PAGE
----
This has to be one of my favorite photos from my recent trip to Beijing — a Tibetan Buddhist monk hanging out in Tiananmen Square.
The umbrella makes him look quite dapper, don’t you think?
Today is June 4, the 27th anniversary of the military assault on Tiananmen Square to clear it of student protesters. In China it is simply known as “Six Four” (the Chinese way of saying June 4), and it is such a sensitive anniversary that numbers 6 and 4 get censored on the internet. Never mind, though, if anyone really wants to reference it, they just call it Five Thirty-five (or May 35).
I was not in China that spring, but watched with the rest of the world as the events unfolded on live television. When I returned to China the following year, the aftermath of the event still hung heavy in the air as the people waited to see which direction the Party would take the nation — back to Maoism, or forward with economic reform and development. Between 1989 and 1992, it was not at all clear that China would pursue the course she did.
For those of you wanting to get up to speed on the June 4 movement and events, these books are a great place to start:
Tiananmen Diary: Thirteen Days in June, by Harrison E. Salisbury
Legacies: A Chinese Mosaic, by Bettie Bao Lord
The Tiananmen Papers, by Liang Zhang and Andrew Nathan
Red China Blues: My Long March From Mao to Now, by Jan Wong
The People’s Republic of Amnesia: Tiananmen Revisited, by Louisa Lim
Image credit: History News Network
In light of today’s date (June 4), allow me to recommend a book: The People’s Republic of Amnesia: Tiananmen Revisited, by Louisa Lim.
From the Amazon description:
On June 4, 1989, People’s Liberation Army soldiers opened fire on unarmed civilians in Beijing, killing untold hundreds of people. A quarter-century later, this defining event remains buried in China’s modern history, successfully expunged from collective memory. In The People’s Republic of Amnesia, Louisa Lim charts how the events of June 4th changed China, and how China changed the events of June 4th by rewriting its own history.
It’s one of the best books I’ve read, not just about the events of that day, but of the subsequent campaign to make sure it is forgotten. Having lived in China for most of the 26 years since then, I have to say the campaign has largely been successful.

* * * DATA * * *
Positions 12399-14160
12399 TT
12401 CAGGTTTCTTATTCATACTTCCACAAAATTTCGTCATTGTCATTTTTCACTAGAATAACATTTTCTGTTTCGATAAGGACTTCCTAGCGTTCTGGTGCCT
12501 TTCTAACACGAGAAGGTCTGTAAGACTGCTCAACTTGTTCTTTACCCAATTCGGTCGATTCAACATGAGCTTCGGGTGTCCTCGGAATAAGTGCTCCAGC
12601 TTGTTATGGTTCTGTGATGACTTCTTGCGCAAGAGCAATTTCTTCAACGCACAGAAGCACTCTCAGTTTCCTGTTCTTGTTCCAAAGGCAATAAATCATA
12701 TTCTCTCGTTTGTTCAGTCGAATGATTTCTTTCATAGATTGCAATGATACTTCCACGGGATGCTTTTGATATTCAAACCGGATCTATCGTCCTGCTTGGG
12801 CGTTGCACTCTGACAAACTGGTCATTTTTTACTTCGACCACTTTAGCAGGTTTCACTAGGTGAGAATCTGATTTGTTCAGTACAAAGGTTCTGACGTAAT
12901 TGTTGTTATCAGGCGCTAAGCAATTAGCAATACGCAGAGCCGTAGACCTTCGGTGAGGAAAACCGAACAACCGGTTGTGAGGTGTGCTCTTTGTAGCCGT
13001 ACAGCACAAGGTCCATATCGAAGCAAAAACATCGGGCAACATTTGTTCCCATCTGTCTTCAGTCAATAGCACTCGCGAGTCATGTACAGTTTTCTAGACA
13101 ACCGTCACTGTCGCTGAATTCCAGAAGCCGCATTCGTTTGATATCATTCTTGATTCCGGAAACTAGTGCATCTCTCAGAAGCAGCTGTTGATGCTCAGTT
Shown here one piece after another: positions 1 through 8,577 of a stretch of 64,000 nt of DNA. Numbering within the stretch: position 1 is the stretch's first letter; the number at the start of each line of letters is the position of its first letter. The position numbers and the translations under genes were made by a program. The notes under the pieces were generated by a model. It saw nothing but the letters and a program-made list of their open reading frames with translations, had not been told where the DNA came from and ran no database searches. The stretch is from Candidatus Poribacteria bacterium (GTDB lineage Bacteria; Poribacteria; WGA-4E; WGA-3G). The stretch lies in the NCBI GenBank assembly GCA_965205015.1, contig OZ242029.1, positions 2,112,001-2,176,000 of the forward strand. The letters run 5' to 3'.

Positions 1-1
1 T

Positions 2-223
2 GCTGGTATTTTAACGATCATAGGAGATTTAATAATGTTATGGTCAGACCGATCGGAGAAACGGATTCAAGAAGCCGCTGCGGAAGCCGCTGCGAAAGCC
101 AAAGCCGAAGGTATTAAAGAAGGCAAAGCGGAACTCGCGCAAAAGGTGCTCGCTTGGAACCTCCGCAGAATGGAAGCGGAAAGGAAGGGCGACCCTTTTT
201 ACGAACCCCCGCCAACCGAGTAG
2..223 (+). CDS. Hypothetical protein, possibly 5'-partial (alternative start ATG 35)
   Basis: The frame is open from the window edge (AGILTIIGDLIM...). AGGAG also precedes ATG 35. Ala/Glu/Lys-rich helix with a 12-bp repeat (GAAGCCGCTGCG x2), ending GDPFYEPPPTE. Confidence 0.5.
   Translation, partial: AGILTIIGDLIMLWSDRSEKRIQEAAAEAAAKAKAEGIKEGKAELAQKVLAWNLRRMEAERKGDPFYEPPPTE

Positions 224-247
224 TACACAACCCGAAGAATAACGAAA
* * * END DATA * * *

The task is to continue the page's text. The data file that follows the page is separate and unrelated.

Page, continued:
A few weeks back travel expert Kendra Thornton contacted me about doing a joint post on our favorite places to visit. It sounded like a fun collaboration, and this post is the result. I write about a few fun things to see and do in Beijing, and Kendra writes about one of her favorite destinations, Las Vegas. Given the fact that I live in Minnesota, ground zero of the “polar vortex,” reading her suggestions makes me want to jump on a plane right now!
Joann: Getting Out and Enjoying Beijing
It’s kind of strange for me to think of Beijing as one of my favorite places “to visit,” given the fact that I lived there for 15 years! Prior to moving there in 1998 I lived in other (less developed) parts of China, so it definitely was my favorite destination in China, not because of the history or culture, but because it had western food! During my time living in Beijing I had the opportunity to host tons of friends (old and new) and I came to absolutely love showing folks around my adopted hometown. Here are my suggestions on a few things to see and do in Beijing.
1. “The Big Three” – Tiananmen Square, The Forbidden City, and the Temple of Heaven.
These are arguably Beijing’s most famous historical/cultural sites. Built in 1959 to commemorate the tenth anniversary of the founding of the People’s Republic of China, Tiananmen Square is the closest thing that a secular state has to a ‘sacred’ space. Situated in the direct center of the city, Tiananmen Square is home to the Chairman Mao Mausoleum and the Monument to the Martyrs. It’s also a favorite spot for Chinese tourists who are not accustomed to seeing ‘foreigners’ so don’t be surprised if people ask you to pose in their photos with them. Just smile and agree; it will make their day.
The Forbidden City is on the north end of the Square, on the other side of the Gate of Heavenly Peace (Tiananmen), from which the Square derives its name. The Forbidden City, as its name implies, is a vast complex of ceremonial and residential buildings that used to be the home of the emperor and his courtesans. Rent the wireless audio tour and give yourself several hours; otherwise the red buildings with yellow roofs will start to run together in your mind.
The Temple of Heaven, in the southern part of the old city, is where the emperor went once a year to offer prayers for a good harvest. In addition to the gorgeous Ming buildings, you’ll see local senior citizens playing cards, singing, dancing, and just hanging out. Much less crowded than the Forbidden City, it is one of my favorite parks in Beijing.
2. The “Hutongs”
Another fun activity in Beijing is touring the old section of town, often referred to as the “hutongs” (lanes). Even though it is a bit touristy, it’s a nice break from the oversized buildings and highways that make up Beijing. The pace in the hutongs is much more relaxed and will give you a bit of a feel for what Beijing used to be like. Stroll around the two lakes or take a rickshaw tour. And be sure to visit the ancient drum and bell towers nearby.